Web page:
Over the weekend, political blogger and LBC presenter Iain Dale unveiled his list of Top Liberal Democrats in 2016.  It is generally viewed with amusement by conference-goers. While it may give people bragging rights over certain of their colleagues, it is fairly arbitrary in nature.

I was particularly happy to see some of the most energetic campaigners our party has make it on to the list. Daisy Benson has been a massive factor in galvanising the Lib Dem Newbies into quite a force within the party. Former Presidential candidate and now PPC for St Albans Daisy Cooper is another welcome addition. What is absolutely astounding, though, is that Elains Bagshaw, who has made a name for herself with her incredible campaigning in Tower Hamlets, isn’t there.

Annoyingly, Willie Rennie has leapfrogged Kirsty Williams. He has certainly had a good year with his vibrant and bright election campaign, but Kirsty, for goodness sake, is a Cabinet Minister. Along with Lib Dem Council leaders, she has much more actual power than just about anyone else. 

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Deputy Leader Drama

A good deal of this Conference is taken up with debating the party’s Governance Review. Changes are being made to make the party’s structure more accountable, transparent and strategic. This was a key plank of Sal Brinton’s presidential campaign in 2014.

Thankfully, all the constitutional stuff has been split up and is being discussed in smaller slots at the end of each day.

Yesterday afternoon, we debated proposals to elect a Deputy Leader. This came out of a constitutional amendment last year which was referred back to the Governance Review. In the wake of an election result leaving us with eight white make MPs, there seemed to be a desire for a Deputy Leader from an under-represented group.

A subsequent consultation was inconclusive as to whether members wanted a deputy leader elected by the membership or not. Conference was given the opportunity to choose between two options – one for a deputy leader elected by the members on a joint ticket with the leader. The rationale behind that was heavily influenced by watching the relationship between Jeremy Corbyn and Tom Watson play out.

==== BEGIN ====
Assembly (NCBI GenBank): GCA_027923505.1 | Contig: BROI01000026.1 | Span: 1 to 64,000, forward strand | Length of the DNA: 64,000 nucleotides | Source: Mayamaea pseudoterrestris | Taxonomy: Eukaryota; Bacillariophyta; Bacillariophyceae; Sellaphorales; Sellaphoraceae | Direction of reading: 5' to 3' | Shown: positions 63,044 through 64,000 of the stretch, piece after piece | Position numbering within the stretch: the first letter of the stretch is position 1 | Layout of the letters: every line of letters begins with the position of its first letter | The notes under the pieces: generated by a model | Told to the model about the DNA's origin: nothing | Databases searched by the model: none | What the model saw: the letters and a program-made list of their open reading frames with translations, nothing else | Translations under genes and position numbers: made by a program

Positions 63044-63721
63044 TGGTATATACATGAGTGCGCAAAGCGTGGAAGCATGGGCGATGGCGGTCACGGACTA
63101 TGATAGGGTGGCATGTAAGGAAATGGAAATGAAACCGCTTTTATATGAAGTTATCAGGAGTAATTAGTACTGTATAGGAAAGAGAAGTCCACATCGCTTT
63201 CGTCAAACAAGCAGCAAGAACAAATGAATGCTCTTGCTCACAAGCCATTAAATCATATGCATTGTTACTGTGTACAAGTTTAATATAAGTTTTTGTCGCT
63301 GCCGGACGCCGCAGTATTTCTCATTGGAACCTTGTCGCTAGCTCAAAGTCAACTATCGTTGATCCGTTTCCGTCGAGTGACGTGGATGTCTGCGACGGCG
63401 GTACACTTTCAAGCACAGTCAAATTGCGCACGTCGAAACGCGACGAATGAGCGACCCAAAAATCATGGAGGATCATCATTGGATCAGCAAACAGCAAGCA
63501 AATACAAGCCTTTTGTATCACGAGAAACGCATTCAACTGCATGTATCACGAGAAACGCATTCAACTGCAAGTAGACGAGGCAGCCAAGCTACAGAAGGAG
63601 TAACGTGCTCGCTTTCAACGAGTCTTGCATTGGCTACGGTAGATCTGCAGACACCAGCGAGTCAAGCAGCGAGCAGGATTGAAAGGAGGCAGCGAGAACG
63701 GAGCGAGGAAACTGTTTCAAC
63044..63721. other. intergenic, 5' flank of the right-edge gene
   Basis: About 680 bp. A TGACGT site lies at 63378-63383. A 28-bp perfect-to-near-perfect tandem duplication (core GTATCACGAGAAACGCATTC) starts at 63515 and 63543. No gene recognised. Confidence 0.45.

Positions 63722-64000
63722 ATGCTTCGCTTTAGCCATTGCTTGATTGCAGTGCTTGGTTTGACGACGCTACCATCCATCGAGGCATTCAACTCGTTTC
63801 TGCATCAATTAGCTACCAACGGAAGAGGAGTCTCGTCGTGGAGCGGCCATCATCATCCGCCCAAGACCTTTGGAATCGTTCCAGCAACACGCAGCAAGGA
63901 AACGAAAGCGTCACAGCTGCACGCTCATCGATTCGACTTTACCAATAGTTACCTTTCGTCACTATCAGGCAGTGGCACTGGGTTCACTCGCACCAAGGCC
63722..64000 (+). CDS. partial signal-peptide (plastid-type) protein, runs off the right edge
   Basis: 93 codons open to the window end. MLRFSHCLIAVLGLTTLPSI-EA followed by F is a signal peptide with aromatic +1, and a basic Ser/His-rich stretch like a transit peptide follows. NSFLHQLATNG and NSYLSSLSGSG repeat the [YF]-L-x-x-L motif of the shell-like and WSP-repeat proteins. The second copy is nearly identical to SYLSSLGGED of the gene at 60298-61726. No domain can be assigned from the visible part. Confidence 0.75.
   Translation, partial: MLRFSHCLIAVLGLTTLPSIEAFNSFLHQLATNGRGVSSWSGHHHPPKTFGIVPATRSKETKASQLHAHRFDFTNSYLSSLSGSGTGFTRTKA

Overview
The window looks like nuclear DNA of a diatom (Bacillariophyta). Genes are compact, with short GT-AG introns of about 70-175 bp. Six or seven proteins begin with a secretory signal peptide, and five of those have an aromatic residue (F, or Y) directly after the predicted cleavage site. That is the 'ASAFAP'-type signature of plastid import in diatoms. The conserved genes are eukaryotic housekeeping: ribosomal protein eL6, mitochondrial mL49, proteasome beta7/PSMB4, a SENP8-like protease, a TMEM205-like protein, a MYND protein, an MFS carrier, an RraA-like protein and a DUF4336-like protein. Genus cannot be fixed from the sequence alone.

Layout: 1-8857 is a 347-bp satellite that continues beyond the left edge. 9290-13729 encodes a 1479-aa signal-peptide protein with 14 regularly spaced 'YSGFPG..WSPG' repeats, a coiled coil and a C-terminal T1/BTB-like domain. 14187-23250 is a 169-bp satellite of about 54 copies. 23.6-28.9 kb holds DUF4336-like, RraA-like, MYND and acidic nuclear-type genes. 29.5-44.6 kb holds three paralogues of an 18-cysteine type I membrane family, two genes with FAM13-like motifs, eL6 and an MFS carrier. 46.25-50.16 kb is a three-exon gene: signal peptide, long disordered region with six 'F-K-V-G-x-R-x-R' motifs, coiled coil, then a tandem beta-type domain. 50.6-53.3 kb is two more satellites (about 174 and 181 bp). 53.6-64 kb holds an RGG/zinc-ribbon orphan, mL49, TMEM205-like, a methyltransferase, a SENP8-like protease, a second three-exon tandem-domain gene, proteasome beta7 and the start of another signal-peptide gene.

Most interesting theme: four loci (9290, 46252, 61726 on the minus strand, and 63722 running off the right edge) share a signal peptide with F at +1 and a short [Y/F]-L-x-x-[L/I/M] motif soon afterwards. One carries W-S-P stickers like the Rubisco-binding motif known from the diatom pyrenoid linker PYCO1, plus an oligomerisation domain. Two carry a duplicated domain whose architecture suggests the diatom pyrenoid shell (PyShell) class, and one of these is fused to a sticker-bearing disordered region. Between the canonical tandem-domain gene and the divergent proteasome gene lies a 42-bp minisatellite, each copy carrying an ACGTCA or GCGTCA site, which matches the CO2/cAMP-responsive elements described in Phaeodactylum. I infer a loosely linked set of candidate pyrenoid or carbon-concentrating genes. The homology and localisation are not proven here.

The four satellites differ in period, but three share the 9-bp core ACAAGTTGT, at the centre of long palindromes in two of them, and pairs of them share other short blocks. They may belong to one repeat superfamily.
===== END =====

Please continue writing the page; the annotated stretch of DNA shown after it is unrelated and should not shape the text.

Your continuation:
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What party members think about a universal basic income and benefits sanctions

Lib Dem Voice has polled our members-only forum  to discover what Lib Dem members think of various political issues, the Coalition, and the performance of key party figures. 741 party members responded – thank you – and we’re publishing the full results.

The social security debate at Conference this afternoon will be dominated by two major arguments. George Potter recommended rejection of the motion as a whole because it chose not to endorse a universal basic income and because it supports the use, albeit much restricted, of sanctions. Supporters of the UBI may well support an amendment calling for a negative income tax from Calderdale while an amendment signed by members opposes the use of benefits sanctions in any circumstances. We asked our members what they thought of the idea of UBI and sanctions.

Are you in favour of a universal basic income?

Yes 60.32%

No  39.68%

Here are some of the comments made:

It would be a clear, distinct policy and place the Party firmly on the “Left” (which, as Charles Kennedy and Paddy Ashdown proved) is the only place it can survive.

The nature of work is changing and society needs to catch up. The markets can no longer be a funnel for the rich to build up their wealth. Redistribution needs to be far more aggressive.

No. It is fundementally wrong as it discriminates against the most vulnerable in society. Common denominators always end up being the lowest.

Also posted in LDV Members poll | Tagged , and | 23 Comments